Startups know that what customers say they want isn’t necessarily what they want. The same principle is critical to the success of your BI project.
As a proponent of agile data warehousing and business intelligence, I am constantly looking for new techniques for delivering value to customers faster, adapting to their feedback, and evolving toward the right business solutions (regardless of initial requirements). The recent book, Lean Startup by Eric Ries (Ries, 2011) and it has rocked my world. In the short time since this book hit the shelves in September, 2011, it has exploded in popularity. Be forewarned, this book is about entrepreneurship and high-tech startups. It isn’t about data warehousing, BI, or analytics … or is it?
Most startup companies fail. Startups typically rely on a good plan, a solid strategy, and thorough market research. The problem is that startups operate with a high degree of uncertainty. They don’t yet know who their customers are or what their product should be. They can’t predict the future. “Planning and forecasting are only accurate when based on a long, stable operating history and a relatively static environment. Startups have neither,” Ries points out.
Corporate DW/BI/analytics initiatives have much of this same uncertainty. Our customers are highly diverse, from across the enterprise, acting in varying roles, and having rapidly changing goals. For many reasons they can’t accurately tell us what “products” they want, and they don’t fully understand what our BI systems can do. Moreover, our BI strategies and “market research” are based on yesterday’s business needs, which are in a constant state of change.
My clients routinely tell me stories about building dozens of BI reports based on customer spreadsheets or requests, only to discover that most of these are rarely or never used. Like startups, enterprise BI initiatives don’t have a long, stable operating history or a static environment.
Ries points out that “The fundamental activity of a startup is to turn ideas into products, measure how customers respond, and then learn whether to pivot or persevere.” Lean Startup techniques follow a Build-Measure-Learn feedback cycle. This cycle begins with an idea or hypothesis immediately followed by building a minimal viable product (MVP). Customer response to this MVP is carefully measured and the resulting data provides the basis for learning and adjustment. The goal is to move through this cycle as fast as possible, and as many times as necessary to converge on the product that customers want.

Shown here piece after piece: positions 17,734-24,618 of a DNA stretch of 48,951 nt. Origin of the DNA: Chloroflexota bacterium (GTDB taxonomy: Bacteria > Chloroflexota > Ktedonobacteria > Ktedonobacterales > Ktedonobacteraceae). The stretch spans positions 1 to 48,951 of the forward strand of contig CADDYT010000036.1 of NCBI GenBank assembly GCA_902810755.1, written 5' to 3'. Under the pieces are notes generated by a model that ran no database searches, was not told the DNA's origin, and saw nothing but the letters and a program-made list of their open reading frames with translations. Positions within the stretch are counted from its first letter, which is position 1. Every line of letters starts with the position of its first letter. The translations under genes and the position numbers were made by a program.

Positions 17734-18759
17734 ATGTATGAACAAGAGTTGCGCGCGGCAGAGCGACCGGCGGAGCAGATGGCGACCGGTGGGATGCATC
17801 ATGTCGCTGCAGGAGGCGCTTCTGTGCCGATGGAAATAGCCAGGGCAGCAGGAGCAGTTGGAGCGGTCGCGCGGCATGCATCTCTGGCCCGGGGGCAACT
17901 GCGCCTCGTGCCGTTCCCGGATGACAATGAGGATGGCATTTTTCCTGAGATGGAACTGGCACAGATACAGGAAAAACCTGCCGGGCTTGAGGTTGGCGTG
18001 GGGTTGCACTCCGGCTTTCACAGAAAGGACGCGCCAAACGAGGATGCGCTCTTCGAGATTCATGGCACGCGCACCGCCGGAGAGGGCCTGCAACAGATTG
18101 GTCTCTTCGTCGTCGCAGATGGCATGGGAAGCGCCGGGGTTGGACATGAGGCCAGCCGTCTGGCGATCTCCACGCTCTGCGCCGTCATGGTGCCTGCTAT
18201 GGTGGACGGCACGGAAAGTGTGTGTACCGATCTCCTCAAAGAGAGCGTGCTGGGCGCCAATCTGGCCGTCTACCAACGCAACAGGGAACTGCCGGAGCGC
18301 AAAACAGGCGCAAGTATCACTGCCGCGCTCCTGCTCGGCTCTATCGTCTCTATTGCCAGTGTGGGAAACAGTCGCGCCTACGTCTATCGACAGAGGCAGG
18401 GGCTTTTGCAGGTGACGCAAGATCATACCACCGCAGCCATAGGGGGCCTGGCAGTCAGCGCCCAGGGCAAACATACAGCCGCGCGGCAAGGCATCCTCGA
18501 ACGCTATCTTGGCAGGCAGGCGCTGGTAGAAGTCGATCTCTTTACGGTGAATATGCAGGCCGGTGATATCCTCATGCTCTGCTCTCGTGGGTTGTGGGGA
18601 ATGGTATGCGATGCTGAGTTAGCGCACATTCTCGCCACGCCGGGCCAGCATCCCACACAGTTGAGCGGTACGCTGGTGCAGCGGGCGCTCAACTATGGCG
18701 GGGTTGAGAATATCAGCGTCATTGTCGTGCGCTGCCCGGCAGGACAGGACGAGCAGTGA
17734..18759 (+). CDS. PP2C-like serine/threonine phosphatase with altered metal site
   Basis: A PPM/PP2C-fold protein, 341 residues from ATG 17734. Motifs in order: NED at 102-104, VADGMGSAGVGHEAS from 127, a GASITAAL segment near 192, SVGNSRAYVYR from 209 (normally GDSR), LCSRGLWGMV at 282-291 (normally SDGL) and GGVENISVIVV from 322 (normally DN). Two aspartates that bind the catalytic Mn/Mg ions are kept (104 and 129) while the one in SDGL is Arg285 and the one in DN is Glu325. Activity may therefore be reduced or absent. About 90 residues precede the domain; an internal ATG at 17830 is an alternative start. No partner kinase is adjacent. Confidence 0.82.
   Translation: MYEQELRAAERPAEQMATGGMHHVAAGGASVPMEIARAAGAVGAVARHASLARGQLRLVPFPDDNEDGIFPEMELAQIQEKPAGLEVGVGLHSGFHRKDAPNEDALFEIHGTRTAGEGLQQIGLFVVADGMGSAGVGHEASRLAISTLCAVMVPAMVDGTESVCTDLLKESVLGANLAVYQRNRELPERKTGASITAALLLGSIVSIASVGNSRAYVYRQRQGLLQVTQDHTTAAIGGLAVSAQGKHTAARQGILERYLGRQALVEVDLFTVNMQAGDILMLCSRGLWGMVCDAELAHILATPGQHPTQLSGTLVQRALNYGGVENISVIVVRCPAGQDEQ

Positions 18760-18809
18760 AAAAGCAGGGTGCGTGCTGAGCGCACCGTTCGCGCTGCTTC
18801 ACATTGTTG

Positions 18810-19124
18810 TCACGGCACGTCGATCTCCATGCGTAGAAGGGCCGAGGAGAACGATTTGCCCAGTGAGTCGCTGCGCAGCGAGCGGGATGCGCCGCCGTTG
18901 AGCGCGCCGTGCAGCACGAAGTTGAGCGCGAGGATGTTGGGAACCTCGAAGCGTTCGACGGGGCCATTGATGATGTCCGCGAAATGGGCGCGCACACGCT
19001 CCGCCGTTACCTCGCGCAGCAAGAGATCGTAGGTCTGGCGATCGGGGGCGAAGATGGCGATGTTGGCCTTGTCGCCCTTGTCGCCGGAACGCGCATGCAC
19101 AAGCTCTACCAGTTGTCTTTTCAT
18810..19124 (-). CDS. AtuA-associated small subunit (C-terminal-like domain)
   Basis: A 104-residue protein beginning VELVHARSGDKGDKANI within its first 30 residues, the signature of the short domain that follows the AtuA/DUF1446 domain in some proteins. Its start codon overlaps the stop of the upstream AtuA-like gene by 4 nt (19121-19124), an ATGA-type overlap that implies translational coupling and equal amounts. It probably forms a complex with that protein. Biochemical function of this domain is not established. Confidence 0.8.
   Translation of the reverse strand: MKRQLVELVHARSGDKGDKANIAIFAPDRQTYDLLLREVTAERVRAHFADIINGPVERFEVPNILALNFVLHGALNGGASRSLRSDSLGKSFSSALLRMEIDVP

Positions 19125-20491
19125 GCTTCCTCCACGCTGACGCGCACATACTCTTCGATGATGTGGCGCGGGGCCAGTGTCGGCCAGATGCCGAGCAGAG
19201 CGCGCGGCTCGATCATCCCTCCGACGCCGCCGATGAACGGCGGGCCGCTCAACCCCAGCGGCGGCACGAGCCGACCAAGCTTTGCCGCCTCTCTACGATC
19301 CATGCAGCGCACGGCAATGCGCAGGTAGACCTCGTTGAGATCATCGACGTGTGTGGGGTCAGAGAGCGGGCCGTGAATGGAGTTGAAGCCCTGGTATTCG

This cycle is aimed at quickly building something, getting it in the hands of customers, and measuring their behaviors. “Instead of making complex plans that are based on a lot of assumptions, you can make constant adjustments with a steering wheel called the Build-Measure-Learn feedback loop.,” Ries explains. In this cycle, we start with assumptions, build the smallest/simplest product, test our assumptions, and decide whether to pivot or persevere.
We must learn what customers really want, not what they say they want or what we think theyshould want. We must discover whether we are on a path that will lead to growing a sustainable data warehousing, business intelligence, or analytics program.
Data warehouse and BI program leaders are entrepreneurs within the enterprise. It is the job of these entrepreneurs to quickly determine which efforts are value-creating and which are wasteful. By fostering Lean Startup thinking within your BI department, you can effectively establish a pattern of learning and adapting, which is the essential measure of progress for startups. It’s time to start thinking of your DW/BI/Analytics initiative as a startup. Will it be a successful one or not?
Eric Ries, The Lean Startup: How Today’s Entrepreneurs Use Continuous Innovation to Create Radically Successful Businesses. New York: Random House, 2011.